The 2021 housing market was the most lucrative—and competitive—ever recorded in U.S. history.
Fierce demand driven by historically low interest rates combined with limited inventory made conditions ripe for a boom. Home values swelled at a record-setting pace, spiking nearly 20% from September 2020 to September 2021. The historic rise exceeded the former highest yearly increase of 14%, which came prior to the 2008 crash. Although the market is starting to cool, buyers still face many obstacles.
A wave of first-time millennial home buyers entered this explosive market eager to own homes and raise their families. However, to afford homeownership in a competitive market, millennials are willing to take risks, including buying a home sight unseen (90%), purchasing a fixer-upper that needs major repairs (82%), and offering above asking price (80%), according to a study from Clever Real Estate.
The most common way millennials responded to the market was by increasing their budgets, with 46% expecting to max it out completely. The study found that one-third plan to purchase a home that costs more than around $405,000—the median U.S. home price.
Still, desperate buyers are more likely to experience financial remorse. About one-quarter of millennials who already own a home suggested their mortgage is too high.
The report revealed much more about the U.S.’s largest cohort of homebuyers.
Additional report findings:
- 90% of millennials would buy a house sight unseen, a 10% increase from 2021.
- One in six millennials would be willing to offer $100,000 or more above asking price for their dream home.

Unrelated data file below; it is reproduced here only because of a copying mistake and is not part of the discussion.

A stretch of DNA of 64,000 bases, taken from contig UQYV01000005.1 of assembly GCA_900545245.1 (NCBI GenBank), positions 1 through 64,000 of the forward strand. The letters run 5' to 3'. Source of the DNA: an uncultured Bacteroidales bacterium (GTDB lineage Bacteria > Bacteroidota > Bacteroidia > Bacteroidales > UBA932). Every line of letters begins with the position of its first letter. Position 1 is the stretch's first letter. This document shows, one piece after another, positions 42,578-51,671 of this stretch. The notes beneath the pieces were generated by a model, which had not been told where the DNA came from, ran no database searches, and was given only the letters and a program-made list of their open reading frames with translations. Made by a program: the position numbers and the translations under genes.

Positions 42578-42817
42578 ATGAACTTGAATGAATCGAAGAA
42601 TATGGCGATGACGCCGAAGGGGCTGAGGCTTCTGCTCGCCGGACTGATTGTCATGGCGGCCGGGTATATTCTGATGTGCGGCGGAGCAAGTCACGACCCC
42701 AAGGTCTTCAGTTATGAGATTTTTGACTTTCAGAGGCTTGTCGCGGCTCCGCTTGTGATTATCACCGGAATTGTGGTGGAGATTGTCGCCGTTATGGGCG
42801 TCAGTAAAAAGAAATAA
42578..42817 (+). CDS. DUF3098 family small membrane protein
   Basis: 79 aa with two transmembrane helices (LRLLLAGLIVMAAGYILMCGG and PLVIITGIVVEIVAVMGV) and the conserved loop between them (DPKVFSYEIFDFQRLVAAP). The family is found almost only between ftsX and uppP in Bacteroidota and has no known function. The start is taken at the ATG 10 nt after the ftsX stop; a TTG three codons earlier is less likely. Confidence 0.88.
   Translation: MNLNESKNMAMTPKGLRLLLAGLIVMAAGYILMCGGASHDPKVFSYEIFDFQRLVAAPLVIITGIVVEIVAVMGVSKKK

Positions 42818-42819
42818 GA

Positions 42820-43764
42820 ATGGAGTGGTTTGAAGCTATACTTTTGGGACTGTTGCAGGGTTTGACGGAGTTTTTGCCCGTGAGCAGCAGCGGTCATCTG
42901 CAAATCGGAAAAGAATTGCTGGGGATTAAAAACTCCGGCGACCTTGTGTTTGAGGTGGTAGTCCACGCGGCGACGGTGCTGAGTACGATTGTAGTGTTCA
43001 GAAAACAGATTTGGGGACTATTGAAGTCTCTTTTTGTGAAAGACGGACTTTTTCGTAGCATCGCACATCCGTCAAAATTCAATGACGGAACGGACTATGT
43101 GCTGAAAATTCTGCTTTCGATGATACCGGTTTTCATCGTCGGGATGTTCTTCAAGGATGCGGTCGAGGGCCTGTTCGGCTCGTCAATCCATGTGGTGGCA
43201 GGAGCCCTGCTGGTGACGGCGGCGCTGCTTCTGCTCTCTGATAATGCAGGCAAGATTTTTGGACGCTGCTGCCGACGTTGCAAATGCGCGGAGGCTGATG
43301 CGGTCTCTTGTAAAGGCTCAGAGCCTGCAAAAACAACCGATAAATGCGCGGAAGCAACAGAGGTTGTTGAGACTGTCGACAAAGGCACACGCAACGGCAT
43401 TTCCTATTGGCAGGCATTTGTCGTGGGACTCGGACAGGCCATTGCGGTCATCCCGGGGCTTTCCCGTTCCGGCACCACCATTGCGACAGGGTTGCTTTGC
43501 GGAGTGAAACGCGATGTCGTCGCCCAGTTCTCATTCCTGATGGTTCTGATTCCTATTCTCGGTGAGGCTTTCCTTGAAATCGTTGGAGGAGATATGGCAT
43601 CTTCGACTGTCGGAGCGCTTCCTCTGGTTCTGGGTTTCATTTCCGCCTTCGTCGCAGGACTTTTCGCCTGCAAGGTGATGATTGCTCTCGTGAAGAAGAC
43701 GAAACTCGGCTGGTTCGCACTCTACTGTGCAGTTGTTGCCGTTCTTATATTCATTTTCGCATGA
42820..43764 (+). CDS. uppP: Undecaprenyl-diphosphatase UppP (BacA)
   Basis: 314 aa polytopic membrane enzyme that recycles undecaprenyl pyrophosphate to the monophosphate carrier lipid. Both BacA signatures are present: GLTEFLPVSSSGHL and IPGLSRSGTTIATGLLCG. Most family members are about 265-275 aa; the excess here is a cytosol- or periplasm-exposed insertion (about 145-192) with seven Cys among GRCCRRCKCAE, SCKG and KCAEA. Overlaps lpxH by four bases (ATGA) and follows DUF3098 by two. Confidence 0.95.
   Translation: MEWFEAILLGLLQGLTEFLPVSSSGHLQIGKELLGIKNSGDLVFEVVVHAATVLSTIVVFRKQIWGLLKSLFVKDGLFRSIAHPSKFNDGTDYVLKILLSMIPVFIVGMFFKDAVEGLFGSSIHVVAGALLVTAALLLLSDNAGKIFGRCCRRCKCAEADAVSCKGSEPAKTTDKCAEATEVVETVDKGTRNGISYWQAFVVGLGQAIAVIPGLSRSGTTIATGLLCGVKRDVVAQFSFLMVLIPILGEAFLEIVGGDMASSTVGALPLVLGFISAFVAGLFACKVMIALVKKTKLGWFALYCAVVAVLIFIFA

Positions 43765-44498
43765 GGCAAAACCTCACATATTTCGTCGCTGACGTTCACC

- Nearly half of millennials (46%) expect to max out their budgets when buying a home, with one-third (33%) planning to purchase a home that costs more than the median U.S. home price of about $405,000.
- Most millennials (82%) are more likely than boomers (62%) to purchase a fixer-upper, but one in four regrets doing it.
- 82% of millennials have more than $10,000 in savings—a 25% increase from last year—but one-third plan to put down less than 20% on their homes.
- 92% of millennials have some debt. Of those, 70% have more than $10,000 in debt, and one in three owe more than $50,000.
- As millennials spend less time at home, they want smaller homes—1,700 square feet on average, compared to 2,400 square feet a year ago.
- More than half (51%) of all respondents feel stressed or anxious about homeownership, with more than 40% fearing a potential housing market crash.
- Nearly one-third of millennials (31%) plan to live in their homes for less than five years.
“This survey speaks to the competitiveness of the market and the lengths millennials will go to own homes,” Jaime Dunaway-Seale, research analyst for Clever Real Estate, tells RISMedia. “Millennials have to approach home-buying differently than their parents. They’re much more likely than boomers to purchase a fixer-upper or use technology to buy homes sight unseen. But with millennials already burdened by so much debt, making these risky decisions often leads to financial regret.”
To read the full report, visit https://www.realestatewitch.com/2022-millennial-home-buyer-report/.